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The use of prolonged administration of low-dose intravenous lipid emulsion to treat ivermectin toxicosis in goats

Juan C. Guerra DVM1 and Erica C. McKenzie bvms, PhD1
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  • 1 From the Department of Clinical Sciences, Carlson College of Veterinary Medicine, Oregon State University, Corvallis, OR 97331.

Abstract

Case Description

2 Nigerian Dwarf goats (a doe [goat 1] and a wether [goat 2]) with coughing and nasal discharge since they were purchased at an auction 6 days prior were empirically treated for suspected pneumonia and intestinal parasitism. An ivermectin dosing error (intended dose, 0.4 mg/kg, PO; administered dose, 10 mg/kg, PO) was retrospectively discovered, and the owner was urged to return the goats for hospitalization and treatment.

Clinical Findings

On admission 19 hours after iatrogenic ivermectin overdose, both goats had tachycardia, tachypnea, and absent menace responses. Goat 1 also had vomited in transit, was lethargic and febrile, had slow pupillary light reflexes, and walked into walls and obstacles. Goat 2 was quiet but responsive, not ataxic or febrile, and had pale mucous membranes and a prolonged capillary refill time.

Treatment and Outcome

Each goat received 20% IV lipid emulsion (2 mL/kg, IV bolus over 15 minutes, followed by 0.008 mL/kg/min, IV) and immediately improved. Activated charcoal was administered by orogastric tube, and 6 hours later, mineral oil was similarly administered. Goat 1 had complete resolution of signs and was discharged by 48 and 72 hours, respectively, after admission. Goat 2 improved but developed progressive respiratory distress after the second orogastric intubation and was euthanized. Necropsy findings were consistent with acute renal tubular necrosis, acute respiratory distress syndrome of unknown cause, ruminal tympany, and mesenteric caseous lymphadenitis.

Clinical Relevance

Results indicated that IV lipid emulsion could be used to successfully treat ivermectin toxicosis in goats. Treatment early in the course of ivermectin toxicosis is advisable to avoid severe clinical signs and secondary complications.

Abstract

Case Description

2 Nigerian Dwarf goats (a doe [goat 1] and a wether [goat 2]) with coughing and nasal discharge since they were purchased at an auction 6 days prior were empirically treated for suspected pneumonia and intestinal parasitism. An ivermectin dosing error (intended dose, 0.4 mg/kg, PO; administered dose, 10 mg/kg, PO) was retrospectively discovered, and the owner was urged to return the goats for hospitalization and treatment.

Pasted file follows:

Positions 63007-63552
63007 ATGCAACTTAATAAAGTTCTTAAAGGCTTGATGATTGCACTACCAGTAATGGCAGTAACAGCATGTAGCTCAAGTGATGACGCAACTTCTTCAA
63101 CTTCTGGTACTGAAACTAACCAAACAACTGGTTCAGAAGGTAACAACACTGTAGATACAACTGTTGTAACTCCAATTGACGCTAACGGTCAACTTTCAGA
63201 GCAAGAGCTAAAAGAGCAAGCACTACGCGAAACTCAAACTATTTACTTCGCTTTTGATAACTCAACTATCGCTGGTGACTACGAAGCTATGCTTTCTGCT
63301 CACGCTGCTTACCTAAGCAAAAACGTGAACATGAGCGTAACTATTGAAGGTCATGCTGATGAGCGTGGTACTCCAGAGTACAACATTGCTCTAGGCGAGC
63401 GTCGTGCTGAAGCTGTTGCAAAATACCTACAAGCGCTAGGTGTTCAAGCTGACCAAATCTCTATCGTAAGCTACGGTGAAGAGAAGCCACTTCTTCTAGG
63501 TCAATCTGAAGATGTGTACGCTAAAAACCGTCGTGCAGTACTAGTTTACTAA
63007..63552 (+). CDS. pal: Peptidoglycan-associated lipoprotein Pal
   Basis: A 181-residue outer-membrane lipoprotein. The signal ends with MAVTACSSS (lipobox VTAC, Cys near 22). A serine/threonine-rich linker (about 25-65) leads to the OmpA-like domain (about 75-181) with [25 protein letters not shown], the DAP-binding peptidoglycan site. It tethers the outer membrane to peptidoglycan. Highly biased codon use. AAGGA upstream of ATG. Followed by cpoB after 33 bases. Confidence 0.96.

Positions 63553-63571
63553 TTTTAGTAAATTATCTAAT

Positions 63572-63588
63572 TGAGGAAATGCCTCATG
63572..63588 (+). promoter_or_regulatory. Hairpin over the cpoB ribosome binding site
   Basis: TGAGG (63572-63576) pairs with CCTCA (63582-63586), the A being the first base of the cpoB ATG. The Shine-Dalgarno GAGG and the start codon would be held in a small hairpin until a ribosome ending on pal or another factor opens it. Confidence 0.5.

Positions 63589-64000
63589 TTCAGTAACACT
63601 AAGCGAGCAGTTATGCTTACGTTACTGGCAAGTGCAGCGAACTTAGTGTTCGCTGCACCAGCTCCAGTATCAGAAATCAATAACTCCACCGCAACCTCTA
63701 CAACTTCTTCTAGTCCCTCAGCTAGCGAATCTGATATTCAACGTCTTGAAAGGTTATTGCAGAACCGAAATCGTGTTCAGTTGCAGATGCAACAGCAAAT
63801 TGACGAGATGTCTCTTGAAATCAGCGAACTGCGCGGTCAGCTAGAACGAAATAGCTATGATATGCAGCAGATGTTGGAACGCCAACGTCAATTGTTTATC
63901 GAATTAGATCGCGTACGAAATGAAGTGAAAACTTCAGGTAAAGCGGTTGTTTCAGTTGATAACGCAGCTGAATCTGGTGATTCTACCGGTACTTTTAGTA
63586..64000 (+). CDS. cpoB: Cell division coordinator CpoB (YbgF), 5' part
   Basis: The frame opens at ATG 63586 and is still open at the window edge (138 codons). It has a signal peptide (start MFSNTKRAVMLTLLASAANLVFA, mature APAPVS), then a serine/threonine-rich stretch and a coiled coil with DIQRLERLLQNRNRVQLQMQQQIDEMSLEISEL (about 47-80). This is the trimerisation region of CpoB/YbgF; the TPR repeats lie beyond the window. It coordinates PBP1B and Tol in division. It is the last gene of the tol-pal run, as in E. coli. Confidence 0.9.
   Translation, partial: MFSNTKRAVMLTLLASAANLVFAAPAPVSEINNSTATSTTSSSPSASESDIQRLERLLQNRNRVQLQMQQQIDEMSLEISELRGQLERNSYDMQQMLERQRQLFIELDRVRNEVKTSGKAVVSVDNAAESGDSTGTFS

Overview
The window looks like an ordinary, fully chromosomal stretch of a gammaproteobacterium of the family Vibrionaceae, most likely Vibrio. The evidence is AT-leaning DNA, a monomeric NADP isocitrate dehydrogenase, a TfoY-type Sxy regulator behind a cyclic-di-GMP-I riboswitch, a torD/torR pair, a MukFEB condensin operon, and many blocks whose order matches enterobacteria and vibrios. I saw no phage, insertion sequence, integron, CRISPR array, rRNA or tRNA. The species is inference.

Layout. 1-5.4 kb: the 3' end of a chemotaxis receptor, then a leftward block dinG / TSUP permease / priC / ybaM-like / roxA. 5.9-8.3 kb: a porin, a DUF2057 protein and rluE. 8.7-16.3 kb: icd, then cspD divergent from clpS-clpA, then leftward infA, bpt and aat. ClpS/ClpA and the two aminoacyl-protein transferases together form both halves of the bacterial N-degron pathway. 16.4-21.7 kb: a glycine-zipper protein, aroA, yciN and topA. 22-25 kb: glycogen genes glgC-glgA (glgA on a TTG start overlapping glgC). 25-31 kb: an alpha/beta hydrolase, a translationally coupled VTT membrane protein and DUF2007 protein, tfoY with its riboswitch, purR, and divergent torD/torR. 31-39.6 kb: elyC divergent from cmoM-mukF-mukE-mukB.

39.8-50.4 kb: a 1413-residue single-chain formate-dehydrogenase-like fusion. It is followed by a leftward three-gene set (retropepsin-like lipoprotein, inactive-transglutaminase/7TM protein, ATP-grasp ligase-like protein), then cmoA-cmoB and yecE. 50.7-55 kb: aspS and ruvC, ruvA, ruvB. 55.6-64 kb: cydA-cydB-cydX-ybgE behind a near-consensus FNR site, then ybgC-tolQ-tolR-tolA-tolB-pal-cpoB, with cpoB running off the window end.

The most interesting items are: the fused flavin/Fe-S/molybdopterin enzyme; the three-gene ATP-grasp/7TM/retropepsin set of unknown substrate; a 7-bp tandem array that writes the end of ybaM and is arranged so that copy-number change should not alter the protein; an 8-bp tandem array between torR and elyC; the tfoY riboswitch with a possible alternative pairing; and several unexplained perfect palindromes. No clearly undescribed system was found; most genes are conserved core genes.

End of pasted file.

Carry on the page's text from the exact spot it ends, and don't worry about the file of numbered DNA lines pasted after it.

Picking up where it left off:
Clinical Findings

On admission 19 hours after iatrogenic ivermectin overdose, both goats had tachycardia, tachypnea, and absent menace responses. Goat 1 also had vomited in transit, was lethargic and febrile, had slow pupillary light reflexes, and walked into walls and obstacles. Goat 2 was quiet but responsive, not ataxic or febrile, and had pale mucous membranes and a prolonged capillary refill time.

Treatment and Outcome

Each goat received 20% IV lipid emulsion (2 mL/kg, IV bolus over 15 minutes, followed by 0.008 mL/kg/min, IV) and immediately improved. Activated charcoal was administered by orogastric tube, and 6 hours later, mineral oil was similarly administered. Goat 1 had complete resolution of signs and was discharged by 48 and 72 hours, respectively, after admission. Goat 2 improved but developed progressive respiratory distress after the second orogastric intubation and was euthanized. Necropsy findings were consistent with acute renal tubular necrosis, acute respiratory distress syndrome of unknown cause, ruminal tympany, and mesenteric caseous lymphadenitis.

Clinical Relevance

Results indicated that IV lipid emulsion could be used to successfully treat ivermectin toxicosis in goats. Treatment early in the course of ivermectin toxicosis is advisable to avoid severe clinical signs and secondary complications.

Contributor Notes

Address correspondence to Dr. Guerra (jguerradvm@gmail.com).